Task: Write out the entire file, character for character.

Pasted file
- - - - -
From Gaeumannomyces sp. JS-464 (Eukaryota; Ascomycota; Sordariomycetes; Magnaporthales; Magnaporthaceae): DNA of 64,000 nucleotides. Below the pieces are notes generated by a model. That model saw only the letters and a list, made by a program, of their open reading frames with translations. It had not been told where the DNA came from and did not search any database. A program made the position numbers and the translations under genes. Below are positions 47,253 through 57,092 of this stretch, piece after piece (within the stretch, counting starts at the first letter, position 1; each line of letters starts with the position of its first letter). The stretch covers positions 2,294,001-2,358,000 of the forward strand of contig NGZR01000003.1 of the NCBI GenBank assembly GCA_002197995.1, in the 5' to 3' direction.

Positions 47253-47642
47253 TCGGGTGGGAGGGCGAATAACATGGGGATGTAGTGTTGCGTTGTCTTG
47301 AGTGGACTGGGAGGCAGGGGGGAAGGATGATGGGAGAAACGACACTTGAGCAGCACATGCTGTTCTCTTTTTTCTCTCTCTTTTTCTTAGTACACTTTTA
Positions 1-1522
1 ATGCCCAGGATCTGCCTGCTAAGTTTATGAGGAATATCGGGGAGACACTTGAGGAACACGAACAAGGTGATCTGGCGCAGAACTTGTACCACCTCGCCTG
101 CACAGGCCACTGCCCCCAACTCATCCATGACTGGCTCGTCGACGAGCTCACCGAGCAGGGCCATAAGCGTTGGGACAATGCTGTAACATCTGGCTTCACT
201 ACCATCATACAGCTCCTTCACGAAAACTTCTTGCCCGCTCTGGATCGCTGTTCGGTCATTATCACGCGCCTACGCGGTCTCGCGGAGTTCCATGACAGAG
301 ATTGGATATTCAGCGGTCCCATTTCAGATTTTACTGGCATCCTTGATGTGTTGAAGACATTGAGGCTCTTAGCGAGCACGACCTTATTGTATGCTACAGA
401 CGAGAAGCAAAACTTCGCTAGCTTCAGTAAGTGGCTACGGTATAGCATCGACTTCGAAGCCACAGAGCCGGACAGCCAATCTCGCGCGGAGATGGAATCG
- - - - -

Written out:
From Gaeumannomyces sp. JS-464 (Eukaryota; Ascomycota; Sordariomycetes; Magnaporthales; Magnaporthaceae): DNA of 64,000 nucleotides. Below the pieces are notes generated by a model. That model saw only the letters and a list, made by a program, of their open reading frames with translations. It had not been told where the DNA came from and did not search any database. A program made the position numbers and the translations under genes. Below are positions 47,253 through 57,092 of this stretch, piece after piece (within the stretch, counting starts at the first letter, position 1; each line of letters starts with the position of its first letter). The stretch covers positions 2,294,001-2,358,000 of the forward strand of contig NGZR01000003.1 of the NCBI GenBank assembly GCA_002197995.1, in the 5' to 3' direction.

Positions 47253-47642
47253 TCGGGTGGGAGGGCGAATAACATGGGGATGTAGTGTTGCGTTGTCTTG
47301 AGTGGACTGGGAGGCAGGGGGGAAGGATGATGGGAGAAACGACACTTGAGCAGCACATGCTGTTCTCTTTTTTCTCTCTCTTTTTCTTAGTACACTTTTA
Positions 1-1522
1 ATGCCCAGGATCTGCCTGCTAAGTTTATGAGGAATATCGGGGAGACACTTGAGGAACACGAACAAGGTGATCTGGCGCAGAACTTGTACCACCTCGCCTG
101 CACAGGCCACTGCCCCCAACTCATCCATGACTGGCTCGTCGACGAGCTCACCGAGCAGGGCCATAAGCGTTGGGACAATGCTGTAACATCTGGCTTCACT
201 ACCATCATACAGCTCCTTCACGAAAACTTCTTGCCCGCTCTGGATCGCTGTTCGGTCATTATCACGCGCCTACGCGGTCTCGCGGAGTTCCATGACAGAG
301 ATTGGATATTCAGCGGTCCCATTTCAGATTTTACTGGCATCCTTGATGTGTTGAAGACATTGAGGCTCTTAGCGAGCACGACCTTATTGTATGCTACAGA
401 CGAGAAGCAAAACTTCGCTAGCTTCAGTAAGTGGCTACGGTATAGCATCGACTTCGAAGCCACAGAGCCGGACAGCCAATCTCGCGCGGAGATGGAATCG